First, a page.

Chapter 8, "The Black and White Alternative," discusses in-depth advantages and disadvantages of using black and white instead of color images on Web pages. Learn how Paint Shop Pro facilitates the conversion of color graphics to black and white and vice versa. Also the author tells you how to use a HTML keyword so you can create both color and black and white images on a single page to improve effective download time. The image to the left was originally a color image of mine that I converted to black and white.
Part III: Advanced Image Techniques--explains how to incorporate several advanced image techniques into a Web page to enhance your site's appearance and performance.
Chapter 9, "Using Scanners and Digital Cameras," helps you keep up on the latest digital imaging technology; choose the most suitable photos; and correct and retouch images in Paint Shop Pro. Learn how new image editing features let you take images directly from your scanner and digital camera into PSP.
Chapter 10, "Creating Transparent GIFs," explains GIF feature that changes an image's appearance on a Web page. By making the background color of an image transparent, the image blends in when placed on a page that uses many colors and background graphics. Learn when to use GIFs and how to specify a color to be transparent. The white section headings in this review are transparent GIFs. The image to the right is from the book and shows you images saved as transparent GIFs and non-transparent GIFs with green squares around them.
Chapter 11, "Moving Graphics: Creating GIF Animation," learn how build a GIF animation; use layers to make a GIF animation; optimizing GIF animations; and decide when to use GIF animations.
Chapter 12, "Making Your Graphics Learn," describes ways to trim down your graphic's file size; how file size equates to performance; count the number of colors you use; understand JPEG compression; and what is the difference between interlaced and progressive images. Progressive JPEG graphics display themselves in several passes, with each pass becoming more detailed and clearer, thus you can get a general idea of what the image looks like as it is downloading. The feature is more noticeable if you click on the thumbnail and view the larger image as it is displayed. The auto photo is an example of an image saved in the progressive format.
Part IV: Practical Use of Images on Your Web Pages--emphasizes how to integrate all the concepts covered in the previous chapters.
Chapter 13, "Web Graphics as Image Maps," shows you how to define different areas of an image to link to different HTML pages on the WWW. You learn how image maps work and how to build a simple image map.
Chapter 14, "Background Graphics and Colors," discusses how to use graphics in the background of a Web page. Learn to create a background and customize more advanced backgrounds. The image to the right is an example of a page from the book that has a background made with the orange peel pattern from Paint Shop Pro.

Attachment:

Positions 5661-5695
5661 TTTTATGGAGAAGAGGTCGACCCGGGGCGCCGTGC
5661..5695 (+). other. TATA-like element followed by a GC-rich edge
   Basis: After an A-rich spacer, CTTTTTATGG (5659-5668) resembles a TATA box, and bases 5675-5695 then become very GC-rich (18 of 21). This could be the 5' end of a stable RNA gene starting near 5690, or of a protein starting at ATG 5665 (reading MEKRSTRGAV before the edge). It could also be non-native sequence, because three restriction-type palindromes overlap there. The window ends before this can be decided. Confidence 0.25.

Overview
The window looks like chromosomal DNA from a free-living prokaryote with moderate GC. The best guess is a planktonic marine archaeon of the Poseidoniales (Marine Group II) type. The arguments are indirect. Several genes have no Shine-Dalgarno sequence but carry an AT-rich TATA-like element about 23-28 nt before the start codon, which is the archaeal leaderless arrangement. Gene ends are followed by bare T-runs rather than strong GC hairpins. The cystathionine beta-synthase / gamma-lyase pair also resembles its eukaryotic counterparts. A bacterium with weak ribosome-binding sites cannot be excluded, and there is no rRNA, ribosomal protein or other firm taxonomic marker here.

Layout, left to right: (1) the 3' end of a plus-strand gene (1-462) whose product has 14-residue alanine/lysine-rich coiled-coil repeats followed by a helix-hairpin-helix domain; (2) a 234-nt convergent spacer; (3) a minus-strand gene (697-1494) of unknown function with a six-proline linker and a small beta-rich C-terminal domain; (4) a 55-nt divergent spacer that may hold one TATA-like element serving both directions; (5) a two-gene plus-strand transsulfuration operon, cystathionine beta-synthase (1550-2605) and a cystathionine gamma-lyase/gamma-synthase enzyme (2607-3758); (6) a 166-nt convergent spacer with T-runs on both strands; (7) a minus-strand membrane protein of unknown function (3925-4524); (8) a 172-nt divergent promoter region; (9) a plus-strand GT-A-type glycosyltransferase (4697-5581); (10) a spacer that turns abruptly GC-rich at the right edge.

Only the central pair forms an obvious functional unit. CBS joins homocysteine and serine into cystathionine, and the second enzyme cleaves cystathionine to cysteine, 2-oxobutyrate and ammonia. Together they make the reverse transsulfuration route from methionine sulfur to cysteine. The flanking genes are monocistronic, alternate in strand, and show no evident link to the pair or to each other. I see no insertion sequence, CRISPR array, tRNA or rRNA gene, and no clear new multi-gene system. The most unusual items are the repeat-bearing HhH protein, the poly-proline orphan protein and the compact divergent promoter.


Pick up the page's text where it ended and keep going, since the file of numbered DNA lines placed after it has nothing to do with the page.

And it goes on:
Chapter 15, "HTML Tips for Web Images," a collection of the most important techniques that you can use when putting together your own Web site. Learn to define your image size; use tables and frames with graphics; successfully find your images; and get page layout tips.
Chapter 16, "Cool PSP Techniques," which ties the entire book together. Shows you many different step-by-step techniques for creating Web graphics. I used a step-by-step example from this chapter to create the textured headline of this review.
Appendix A, "Graphical Resources on the Web," lists dozens of important sites that you will find handy.
Appendix B, "Paint Shop Pro Tool Reference," provides an overview of all the major features found within PSP.
This book is informative, easy to read and filled with color images, outlines, charts, and step-by-step examples that make it a valuable book for anyone setting up their first Web page or someone who has a Web page and wants to learn more. I am always forgetting something and searching through paragraphs of text for information. Using Creating Paint Shop Pro Web Graphics as a reference guide could cut your search time. The charts and color examples alone are worth the price as they make finding information easier. For beginning Paint Shop Pro users, it is a very good companion book with Sams Teach Yourself Paint Shop Pro 5 in 24 Hours. (See our review, March 1999.) The Sams' book has many basic step-by-step tutorials for making images, while the Creating Paint Shop Pro Web Graphics puts it all together and tells you what to do with those images to get the most out of your Web site.
The author of Creating Paint Shop Pro Web Graphics has set up a companion Web site for readers of the book. It contains: up-to-date information on the world of graphics; special offers on software and products; corrections or clarifications to the book; new resources you can use to stay on the cutting edge; URLs of readers who submit their Web site; an interactive discussion to talk about Web graphics; and and extra chapters and techniques. http://www.muskalipman.com/graphics
Scanner: Hewlett Packard ScanJet 6250C Professional Series
Graphics: DeMorgan WebSpice 1,000,000 Page Design Edition
Web Page Editor: Symantec Visual Page